The good old days of Broadway in New York, 2011, before social-distancing turned the lights out. Picture: KATY CHANCE
The good old days of Broadway in New York, 2011, before social-distancing turned the lights out. Picture: KATY CHANCE

Paris — To reopen, or not to reopen with social-distancing? That is the question haunting theatres and cinemas that were shuttered overnight by coronavirus lockdowns.

Theatrical impresario Cameron Mackintosh, the legendary British producer behind a half century of hit shows from Cats to Hamilton, said it could be next year before the lights go back on in New York’s Broadway and London’s West End.

With British actor Stephen Fry warning that it could be as long as next April, Mackintosh said it was impossible for theatres to open their doors again while social-distancing measures are still in force.

With some out-of-work actors and musicians on Broadway saying they are considering changing careers, French star Isabelle Adjani said on Tuesday that it would be curtains unless governments “declare a cultural emergency”.

“We are going to be the last to go back,” Mackintosh told BBC radio. “The truth is until social-distancing doesn’t exist any more, we can’t even plan to reopen.” 

Commercial theatre depends on shows being at least two-thirds full as a rule of thumb to keep ticking over. With people meant to sit up to 2m apart, that would mean at least two empty seats around each masked audience member, official French official guidelines recommended on Monday.


Such restrictions are socially and economically impossible, producers insisted. Even in Texas whose governor Greg Abbott has been gung-ho about lifting restrictions, only a tiny number of cinemas grabbed the chance to reopen at the weekend.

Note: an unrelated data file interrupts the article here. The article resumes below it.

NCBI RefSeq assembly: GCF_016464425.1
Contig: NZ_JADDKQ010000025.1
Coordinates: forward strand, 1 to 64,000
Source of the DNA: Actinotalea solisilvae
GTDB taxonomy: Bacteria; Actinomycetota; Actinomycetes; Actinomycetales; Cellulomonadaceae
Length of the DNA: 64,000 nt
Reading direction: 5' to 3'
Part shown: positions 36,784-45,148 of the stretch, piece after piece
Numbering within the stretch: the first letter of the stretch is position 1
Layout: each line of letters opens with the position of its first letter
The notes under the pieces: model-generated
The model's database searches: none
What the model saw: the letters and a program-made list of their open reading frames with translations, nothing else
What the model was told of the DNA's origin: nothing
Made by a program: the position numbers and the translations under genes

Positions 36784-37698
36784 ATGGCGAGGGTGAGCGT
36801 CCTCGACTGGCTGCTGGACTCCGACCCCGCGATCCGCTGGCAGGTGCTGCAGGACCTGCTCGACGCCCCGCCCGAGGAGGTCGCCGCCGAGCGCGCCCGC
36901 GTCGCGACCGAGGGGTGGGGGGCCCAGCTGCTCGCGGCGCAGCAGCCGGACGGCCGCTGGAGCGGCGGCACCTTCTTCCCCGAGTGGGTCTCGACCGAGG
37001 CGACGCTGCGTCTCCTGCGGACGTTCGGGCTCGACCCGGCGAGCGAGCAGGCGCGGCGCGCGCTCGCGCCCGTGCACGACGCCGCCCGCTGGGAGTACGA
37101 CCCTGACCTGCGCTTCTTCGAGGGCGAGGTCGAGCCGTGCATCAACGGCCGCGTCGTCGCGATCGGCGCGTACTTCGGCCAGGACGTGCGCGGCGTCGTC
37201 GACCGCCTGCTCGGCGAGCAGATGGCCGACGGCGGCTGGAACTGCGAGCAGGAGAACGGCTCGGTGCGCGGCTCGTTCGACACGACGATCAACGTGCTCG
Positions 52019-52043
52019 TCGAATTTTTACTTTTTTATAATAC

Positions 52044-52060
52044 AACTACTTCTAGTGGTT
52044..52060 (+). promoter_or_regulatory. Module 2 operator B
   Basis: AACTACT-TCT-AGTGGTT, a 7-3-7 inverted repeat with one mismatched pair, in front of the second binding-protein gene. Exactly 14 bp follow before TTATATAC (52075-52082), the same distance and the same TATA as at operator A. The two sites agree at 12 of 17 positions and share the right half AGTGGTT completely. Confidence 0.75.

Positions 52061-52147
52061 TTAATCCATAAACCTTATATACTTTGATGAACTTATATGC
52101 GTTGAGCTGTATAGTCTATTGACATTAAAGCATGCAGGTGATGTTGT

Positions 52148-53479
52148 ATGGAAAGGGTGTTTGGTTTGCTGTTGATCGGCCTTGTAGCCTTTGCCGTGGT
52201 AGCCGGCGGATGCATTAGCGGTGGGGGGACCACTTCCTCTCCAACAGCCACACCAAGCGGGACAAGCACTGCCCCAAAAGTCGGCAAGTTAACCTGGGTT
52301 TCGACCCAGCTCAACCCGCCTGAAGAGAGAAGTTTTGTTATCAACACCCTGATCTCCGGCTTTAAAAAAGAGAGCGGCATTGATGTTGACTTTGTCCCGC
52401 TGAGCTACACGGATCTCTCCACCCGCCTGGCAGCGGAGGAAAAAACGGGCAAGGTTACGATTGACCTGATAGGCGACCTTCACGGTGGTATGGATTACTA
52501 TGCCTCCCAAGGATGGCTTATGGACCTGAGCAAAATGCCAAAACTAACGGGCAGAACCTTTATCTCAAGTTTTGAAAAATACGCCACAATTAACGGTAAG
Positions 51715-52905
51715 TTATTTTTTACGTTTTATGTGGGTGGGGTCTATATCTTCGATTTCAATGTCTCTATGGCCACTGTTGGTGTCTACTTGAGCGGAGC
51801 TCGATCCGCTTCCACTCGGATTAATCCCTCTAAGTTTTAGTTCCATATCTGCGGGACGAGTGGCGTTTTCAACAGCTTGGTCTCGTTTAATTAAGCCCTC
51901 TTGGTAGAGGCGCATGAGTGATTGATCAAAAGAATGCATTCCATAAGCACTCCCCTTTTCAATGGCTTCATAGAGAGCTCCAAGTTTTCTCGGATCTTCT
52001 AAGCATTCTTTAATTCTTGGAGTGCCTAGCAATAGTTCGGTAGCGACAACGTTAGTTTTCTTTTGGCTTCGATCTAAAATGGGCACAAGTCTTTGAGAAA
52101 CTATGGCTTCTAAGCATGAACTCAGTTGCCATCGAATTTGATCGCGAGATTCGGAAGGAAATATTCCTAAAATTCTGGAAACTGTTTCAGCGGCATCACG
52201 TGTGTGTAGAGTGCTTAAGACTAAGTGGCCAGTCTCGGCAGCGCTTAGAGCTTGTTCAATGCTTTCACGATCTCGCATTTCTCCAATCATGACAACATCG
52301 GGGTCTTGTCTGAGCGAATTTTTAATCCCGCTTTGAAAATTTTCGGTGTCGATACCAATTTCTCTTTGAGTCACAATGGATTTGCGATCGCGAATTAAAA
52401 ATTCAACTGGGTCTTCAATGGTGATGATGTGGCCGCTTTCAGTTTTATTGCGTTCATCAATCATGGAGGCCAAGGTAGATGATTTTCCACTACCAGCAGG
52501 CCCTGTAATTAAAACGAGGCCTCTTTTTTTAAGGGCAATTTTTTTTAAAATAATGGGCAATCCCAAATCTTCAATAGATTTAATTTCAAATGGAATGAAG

Few cinema-goers were tempted to brave the temperature checks at the door, with their screening rooms allowed to be no more than a quarter full.

“We either reopen completely or we don’t at all. It’s black and white,” said French theatrical tycoon Jean-Marc Dumontet, who owns six Paris theatres. People simply “will not want to go back to the theatre if they feel it is dangerous”. 

Fry agreed, saying distancing restrictions go against the whole theatrical experience.

“The very quality that makes theatre so thrilling — the united presence of an audience clustered together to experience live performance — is what makes the enterprise so unsuited in a period of necessary social-distancing,” he said.

Hollywood, too, is sceptical about a quick return to normal despite US President Donald Trump saying he wanted American cinemas to reopen as soon as possible.

Blockbusters put back 

Studios have pushed back the release of most of their big budget “tent-pole” blockbusters until August or later, reluctant to risk them on a still jittery public.

Even so, some Czech cinemas will open next week and German industry body HDF Kino is lobbying for a July restart, saying the lockdown has already cost them €186m.

Some cinema chains in the UK — which has been hit much harder by the virus — also want to open in July, though neighbouring Ireland is not contemplating a return until mid-August.

While the outlook is bleak for live theatre, the major US chain Cinemark believes cinemas can weather the storm — and any recession that might follow.


“Historically the exhibition industry has been recession-resilient and we believe it will rebound and benefit from pent-up demand as home sheltering subsides and people seek a communal experience,” it said in a note to investors.

However, it warned that any return to normal “may span multiple months” because of “lingering social-distancing” and consumer discomfort with public gatherings.

Despite everything, Cinemark said many cinemas could still make a profit even when two-thirds empty.

Theatres do not have that luxury. With dire warnings of venues going dark and shows closing forever, French President Emmanuel Macron is expected to announce a bailout for the country’s live entertainment sector on Wednesday.

In Britain, where theatre plays an even bigger role in country’s cultural and economic life, the government has so far been silent despite a growing clamour for aid.

With little hope of state help on Broadway, the outlook is even bleaker. “I think we’re all a bit hopeless,” violinist Maxim Moston, who is in the orchestra of the musical Moulin Rouge, said. “I think a lot of people are thinking about other careers at this point.”